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Article
October 2, 1967

Driving Hazards From Reflections

Author Affiliations

Harlingen, Tex

JAMA. 1967;202(1):72. doi:10.1001/jama.1967.03130140130035

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Abstract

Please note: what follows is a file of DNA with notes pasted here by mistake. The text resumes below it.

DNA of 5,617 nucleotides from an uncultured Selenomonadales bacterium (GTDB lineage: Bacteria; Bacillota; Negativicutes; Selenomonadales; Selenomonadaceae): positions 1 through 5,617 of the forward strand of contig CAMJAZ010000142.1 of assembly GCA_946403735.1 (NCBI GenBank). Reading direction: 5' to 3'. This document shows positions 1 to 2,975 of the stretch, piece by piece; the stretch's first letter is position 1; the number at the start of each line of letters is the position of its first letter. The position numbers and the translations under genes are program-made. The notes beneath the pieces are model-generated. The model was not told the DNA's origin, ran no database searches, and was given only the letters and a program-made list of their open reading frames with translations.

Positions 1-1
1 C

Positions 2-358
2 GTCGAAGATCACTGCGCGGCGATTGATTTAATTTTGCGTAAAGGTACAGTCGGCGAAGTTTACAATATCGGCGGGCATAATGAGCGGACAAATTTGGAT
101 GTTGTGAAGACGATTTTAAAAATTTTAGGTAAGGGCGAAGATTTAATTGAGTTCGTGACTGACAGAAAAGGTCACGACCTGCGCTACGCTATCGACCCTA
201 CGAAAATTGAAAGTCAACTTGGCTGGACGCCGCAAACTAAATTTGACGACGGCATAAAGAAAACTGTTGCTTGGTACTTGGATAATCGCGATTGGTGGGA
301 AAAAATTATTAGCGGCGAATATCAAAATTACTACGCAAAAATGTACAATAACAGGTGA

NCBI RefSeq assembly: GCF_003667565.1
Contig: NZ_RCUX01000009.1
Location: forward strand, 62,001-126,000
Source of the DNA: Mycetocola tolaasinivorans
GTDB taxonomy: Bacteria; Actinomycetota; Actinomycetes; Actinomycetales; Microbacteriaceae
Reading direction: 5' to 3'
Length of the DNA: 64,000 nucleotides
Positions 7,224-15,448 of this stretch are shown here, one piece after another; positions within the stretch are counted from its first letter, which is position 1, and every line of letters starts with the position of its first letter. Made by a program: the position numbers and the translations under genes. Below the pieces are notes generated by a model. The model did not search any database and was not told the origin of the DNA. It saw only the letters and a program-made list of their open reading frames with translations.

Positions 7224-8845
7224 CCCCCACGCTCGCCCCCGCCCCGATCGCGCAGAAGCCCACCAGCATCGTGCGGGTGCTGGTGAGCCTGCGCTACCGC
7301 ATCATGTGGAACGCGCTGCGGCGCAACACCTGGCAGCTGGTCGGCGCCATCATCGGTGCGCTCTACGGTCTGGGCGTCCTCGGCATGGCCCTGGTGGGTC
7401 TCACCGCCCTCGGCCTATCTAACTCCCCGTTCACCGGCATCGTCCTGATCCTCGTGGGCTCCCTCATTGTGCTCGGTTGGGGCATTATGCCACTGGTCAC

To the Editor:—  Dr. Hugh A. Johnson (201:143, 1967) stressed the hazard of blinding reflections from chromiumplated windshield wipers. He is so right, but he didn't go far enough.The rule should be: "There must be no surface within the driver's visual field that can reflect enough light to impair his vision." It doesn't take the metallic shine of chromium, aluminum, brass, or steel; if you drive toward the sun even the waxed surface of your hood can impair your vision.There's a lot we can do (and the auto industry should have done) about reflections on fixed objects within the driver's visual field. All should be dull. Hoods, headlights, spokes of steering wheels and horn rings, door handles, all exposed surfaces on dashboards, and above all, the glove compartment door should be made dull and dark, and never mind the beauty of the car! In some cars the

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